Melissa Hulls, Arches park ranger warned Gabby Petito her relationship seemed ‘toxic’

Melissa Hulls can still hear Gabby Petito’s voice.

Melissa Hulls, a ranger at Arches National Park who responded to the Aug. 12 altercation in Utah between Petito and Laundrie, told the Deseret News that she warned Gabby her relationship had the markings of being “toxic.”

Hulls arrived to find the couple pulled over by a Moab police officer inside the park. Knowing that in a domestic violence situation the female usually feels more comfortable talking with another female, she focused on Petito, who at that point was sitting in the back of a police cruiser.

“I can still hear her voice,” Hulls said in an exclusive interview with the Deseret News. “She wasn’t just a face on the milk carton, she was real to me.”

Hulls pictures the sobbing 22-year-old sitting in the back of the cruiser. She knows her mannerisms, just from the roughly hour-and-a half interaction.

“I was probably more candid with her than I should’ve been,” Hulls recalls, warning Petito that her and Laundrie’s relationship had the markings of a “toxic” one.

“I was imploring with her to reevaluate the relationship, asking her if she was happy in the relationship with him, and basically saying this was an opportunity for her to find another path, to make a change in her life,” she said.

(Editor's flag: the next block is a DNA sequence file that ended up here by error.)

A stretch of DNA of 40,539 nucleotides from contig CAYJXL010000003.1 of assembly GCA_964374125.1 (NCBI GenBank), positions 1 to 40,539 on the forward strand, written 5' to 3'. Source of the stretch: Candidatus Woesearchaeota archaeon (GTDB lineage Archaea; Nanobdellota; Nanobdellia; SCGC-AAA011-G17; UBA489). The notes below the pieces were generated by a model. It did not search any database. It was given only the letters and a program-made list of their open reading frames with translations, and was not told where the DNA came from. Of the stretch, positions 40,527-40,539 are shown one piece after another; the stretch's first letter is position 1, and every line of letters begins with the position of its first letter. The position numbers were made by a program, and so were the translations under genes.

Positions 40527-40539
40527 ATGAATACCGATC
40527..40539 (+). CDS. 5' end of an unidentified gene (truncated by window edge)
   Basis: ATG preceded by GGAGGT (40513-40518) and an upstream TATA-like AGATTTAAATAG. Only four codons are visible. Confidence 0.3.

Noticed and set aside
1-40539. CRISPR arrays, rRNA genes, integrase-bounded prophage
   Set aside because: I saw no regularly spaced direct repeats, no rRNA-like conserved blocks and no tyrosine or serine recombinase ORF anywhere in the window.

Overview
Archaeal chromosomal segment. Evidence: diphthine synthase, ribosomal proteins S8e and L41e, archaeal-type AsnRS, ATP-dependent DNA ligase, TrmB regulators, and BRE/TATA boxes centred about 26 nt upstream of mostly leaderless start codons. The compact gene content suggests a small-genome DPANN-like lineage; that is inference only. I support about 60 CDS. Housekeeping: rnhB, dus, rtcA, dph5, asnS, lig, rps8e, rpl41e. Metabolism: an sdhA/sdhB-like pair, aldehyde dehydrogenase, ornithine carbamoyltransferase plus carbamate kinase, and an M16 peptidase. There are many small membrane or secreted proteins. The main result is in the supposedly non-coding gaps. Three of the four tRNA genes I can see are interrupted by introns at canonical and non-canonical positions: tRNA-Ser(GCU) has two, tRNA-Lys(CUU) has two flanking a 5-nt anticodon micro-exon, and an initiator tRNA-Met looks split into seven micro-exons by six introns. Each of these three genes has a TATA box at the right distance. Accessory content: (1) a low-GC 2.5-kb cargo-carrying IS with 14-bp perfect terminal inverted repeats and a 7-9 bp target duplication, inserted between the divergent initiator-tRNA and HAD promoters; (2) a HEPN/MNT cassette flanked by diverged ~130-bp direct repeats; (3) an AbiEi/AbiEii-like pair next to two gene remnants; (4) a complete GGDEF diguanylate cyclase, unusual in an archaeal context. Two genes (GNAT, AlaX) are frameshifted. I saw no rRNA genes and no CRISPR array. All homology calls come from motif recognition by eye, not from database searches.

“She had a lot of anxiety about being away from him, I honestly thought if anything was going to change it would be after they got home to Florida.”

In the end, Petito stayed with Laundrie.

“This wasn’t a good day for anybody. We thought we were making the right decision when we left them.”

And on Sunday, when she heard the news that the FBI recovered a body in Wyoming “consistent with the description of Gabby Petito,” the law enforcement ranger of 17 years tilted her head back and let out a sigh of someone all too familiar with a body recovery effort.

“I honestly haven’t looked at my body camera footage for that night. It’s hard to think about now because I feel like I could’ve said more to help her,” she said. “It’s hard not to second-guess myself, and wish I said more, or wish I had found the right words to make her believe that she deserved more.”